Ridley Scott's revenge?

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Did Ridley Scott plan the most brutally delicious revenge against JPL or am I just making this stuff up? Read the rest

Watch all the exoplanets orbit their stars simultaneously

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The Kepler telescope has found 685 systems with 1705 exoplanets, and you can watch them whirr around together in this mesmerizing animation by astrocubs.

The data is from the NASA Exoplanet Archive. I made the visualization in Python: source code available here.

The fact that the worlds and systems we've observed are so different from our own is a limitation of our observations, not of the universe.

The orbits are shown to scale, but the planets are much larger than the orbits would suggest. Otherwise you wouldn't be able to see them. The planets are not to scale with one another, either. Also, the orbits wouldn't be perfectly circular, though I guess the animator might have made the simulation adhere to the laws of planetary motion an all the observed worlds have roughly-circular orbits. Of course the solar systems aren't this close tog—look, sshhhh, just watch it, it's pretty. Read the rest

These procedurally generated space bowls are killer

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Mirror Lake will make a procedurally generated bowl for you. Sometimes the bowl is empty, which sounds like a parable, but mostly it is just a bowl. Sometimes it is in space.

Click again, and you'll be greeted with another bowl. Other features of its landscape may include: mountains, trees, stones, ponds, birds, comets, planets, stars.

Mirror Lake was created by Katie Rose Pipkin for the recent Procedural Generation Jam, which encouraged people to make generative games, tools and art—to "make something that makes something." In this case, hauntingly pretty monochromatic space bowls.

Pipkin previously made a bot that creates tweets peppered with tiny star fields, and co-created another bot that draws and names procedurally generated moths.

If you want to see Mirror Lake in all its odd glory, trying expanding it to full screen; make sure the sound is up so you can hear the ambient hum. Even the bugs are nice to look at:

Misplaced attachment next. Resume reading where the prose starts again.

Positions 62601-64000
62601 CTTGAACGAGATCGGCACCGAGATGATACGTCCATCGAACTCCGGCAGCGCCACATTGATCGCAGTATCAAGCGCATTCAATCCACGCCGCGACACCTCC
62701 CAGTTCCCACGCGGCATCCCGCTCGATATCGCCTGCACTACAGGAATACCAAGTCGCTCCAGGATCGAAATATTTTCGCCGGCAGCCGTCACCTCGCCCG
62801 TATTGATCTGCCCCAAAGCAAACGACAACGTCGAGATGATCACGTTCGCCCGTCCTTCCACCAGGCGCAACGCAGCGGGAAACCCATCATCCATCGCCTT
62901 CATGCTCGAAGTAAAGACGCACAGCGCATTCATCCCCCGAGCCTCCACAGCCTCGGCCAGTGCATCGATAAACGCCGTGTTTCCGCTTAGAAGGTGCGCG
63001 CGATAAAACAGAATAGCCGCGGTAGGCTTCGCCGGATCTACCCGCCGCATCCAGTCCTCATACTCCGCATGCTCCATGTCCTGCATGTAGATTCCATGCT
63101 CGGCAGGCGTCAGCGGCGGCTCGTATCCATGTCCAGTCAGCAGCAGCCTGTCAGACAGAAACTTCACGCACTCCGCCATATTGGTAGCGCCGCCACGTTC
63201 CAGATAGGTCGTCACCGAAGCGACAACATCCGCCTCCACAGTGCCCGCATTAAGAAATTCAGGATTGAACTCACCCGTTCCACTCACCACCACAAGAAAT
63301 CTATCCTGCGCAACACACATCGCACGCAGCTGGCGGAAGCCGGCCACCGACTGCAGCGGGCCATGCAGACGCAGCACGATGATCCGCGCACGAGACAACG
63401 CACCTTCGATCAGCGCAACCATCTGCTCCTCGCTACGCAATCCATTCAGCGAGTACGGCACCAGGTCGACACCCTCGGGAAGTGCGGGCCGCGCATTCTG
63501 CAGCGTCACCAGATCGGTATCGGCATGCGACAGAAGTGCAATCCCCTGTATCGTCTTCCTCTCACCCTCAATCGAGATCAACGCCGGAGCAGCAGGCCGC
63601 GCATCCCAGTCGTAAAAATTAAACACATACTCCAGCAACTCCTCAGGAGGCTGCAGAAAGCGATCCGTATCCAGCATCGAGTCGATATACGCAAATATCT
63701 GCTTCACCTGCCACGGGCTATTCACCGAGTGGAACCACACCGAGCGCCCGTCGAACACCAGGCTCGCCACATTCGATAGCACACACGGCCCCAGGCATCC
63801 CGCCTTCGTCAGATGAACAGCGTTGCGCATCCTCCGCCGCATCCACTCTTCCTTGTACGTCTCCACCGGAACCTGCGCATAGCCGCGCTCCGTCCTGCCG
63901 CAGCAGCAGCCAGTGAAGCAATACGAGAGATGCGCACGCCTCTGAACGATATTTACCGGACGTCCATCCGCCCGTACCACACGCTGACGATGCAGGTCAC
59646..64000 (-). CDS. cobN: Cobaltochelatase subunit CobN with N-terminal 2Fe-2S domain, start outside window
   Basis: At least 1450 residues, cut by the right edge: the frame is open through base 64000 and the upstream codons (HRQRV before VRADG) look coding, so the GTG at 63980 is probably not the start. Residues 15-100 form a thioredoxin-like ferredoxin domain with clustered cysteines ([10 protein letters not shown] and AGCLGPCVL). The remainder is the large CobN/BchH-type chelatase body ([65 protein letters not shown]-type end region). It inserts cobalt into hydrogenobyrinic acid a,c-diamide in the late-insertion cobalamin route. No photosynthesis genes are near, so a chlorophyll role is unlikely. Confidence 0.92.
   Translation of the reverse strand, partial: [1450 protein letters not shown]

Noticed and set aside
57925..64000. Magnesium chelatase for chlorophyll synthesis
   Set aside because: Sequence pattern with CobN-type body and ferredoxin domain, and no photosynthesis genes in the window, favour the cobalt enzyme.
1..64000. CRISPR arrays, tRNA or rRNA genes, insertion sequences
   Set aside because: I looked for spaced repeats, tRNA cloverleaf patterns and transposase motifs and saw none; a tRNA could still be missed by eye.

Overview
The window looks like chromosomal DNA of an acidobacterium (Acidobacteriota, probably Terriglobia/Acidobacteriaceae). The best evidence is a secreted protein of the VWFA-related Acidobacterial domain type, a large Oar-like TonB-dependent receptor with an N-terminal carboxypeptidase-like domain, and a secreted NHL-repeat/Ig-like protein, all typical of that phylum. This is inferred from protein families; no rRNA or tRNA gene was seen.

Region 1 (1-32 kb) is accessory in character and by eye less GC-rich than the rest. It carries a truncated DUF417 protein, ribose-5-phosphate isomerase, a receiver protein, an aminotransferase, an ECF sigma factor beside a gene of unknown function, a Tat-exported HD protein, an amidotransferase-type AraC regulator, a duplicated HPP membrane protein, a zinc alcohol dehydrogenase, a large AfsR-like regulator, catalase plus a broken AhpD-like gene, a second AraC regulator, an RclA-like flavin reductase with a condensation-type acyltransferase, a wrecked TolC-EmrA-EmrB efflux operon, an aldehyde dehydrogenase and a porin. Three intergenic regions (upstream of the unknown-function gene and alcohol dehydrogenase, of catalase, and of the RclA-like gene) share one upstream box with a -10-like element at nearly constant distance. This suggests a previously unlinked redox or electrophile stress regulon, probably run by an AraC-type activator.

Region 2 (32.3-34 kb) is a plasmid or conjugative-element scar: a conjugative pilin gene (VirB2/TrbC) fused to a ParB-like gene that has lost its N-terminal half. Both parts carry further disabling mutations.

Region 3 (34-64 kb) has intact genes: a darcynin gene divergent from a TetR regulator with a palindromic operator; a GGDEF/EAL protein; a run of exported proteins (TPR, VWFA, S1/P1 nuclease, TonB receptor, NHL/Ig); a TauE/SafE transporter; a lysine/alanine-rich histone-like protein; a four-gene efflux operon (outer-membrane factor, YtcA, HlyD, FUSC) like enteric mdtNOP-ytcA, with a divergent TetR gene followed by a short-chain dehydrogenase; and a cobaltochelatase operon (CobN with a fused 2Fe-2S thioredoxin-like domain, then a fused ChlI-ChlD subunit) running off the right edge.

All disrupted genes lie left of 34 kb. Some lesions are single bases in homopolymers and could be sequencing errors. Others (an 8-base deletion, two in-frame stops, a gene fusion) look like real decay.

Read the rest

Our Generation Ships Will Sink

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As noted in Cory's review, Kim Stanley Robinson's Aurora makes an undeniable case for ecological stewardship through a rigorous, gripping technological speculation about climate science, biology, space propulsion and sociodynamic factors. In this exclusive feature essay, Robinson explains the technology behind the best science fiction novel of 2015.

Watch 'xkcd' explain space travel using the simplest words possible

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"Rocket" is not one of the 1,000 most common words in the English language, so it's called an "up goer" in the excellent xkcd video that explains space travel in simple terms. It's adapted from xkcd creator Randall Munroe's book, Thing Explainer: Complicated Stuff in Simple Words." Read the rest

Tiny planet spotted, 3x as distant as Pluto

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Astronomers have spied a cold world three times as distant from the Sun as Pluto. Read the rest

Moon Photography 101

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Are you planning on taking a trip to the Moon? If so, you'll want to create a commemorative photo album.  

The moon is a pretty desolate place and the truth is, you just don’t have a whole lot to work with. You’ve got moon dust, some craters and if you’re lucky, you’ve got some shadow and light.

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Explore the solar system in an immortal transhumanist body

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The space exploration game Sun Dogs comes with a promising description: "Sun Dogs is about exploring our inner solar system, altering your body, and embracing death." After playing, I deem it accurate. Read the rest

NASA looks directly at the sun so you don't have to, and it's gorgeous

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NASA's Solar Dynamics Observatory (SDO) in orbit keeps a constant vigil on the Sun to help us understand how solar variations impact life on Earth. Launched in 2010, the SDO is part of NASA's Living With a Star (LWS) Program. NASA just released this magnificent 4K video shot by the SDO of our star's nuclear fire. It's titled "Thermonuclear Art."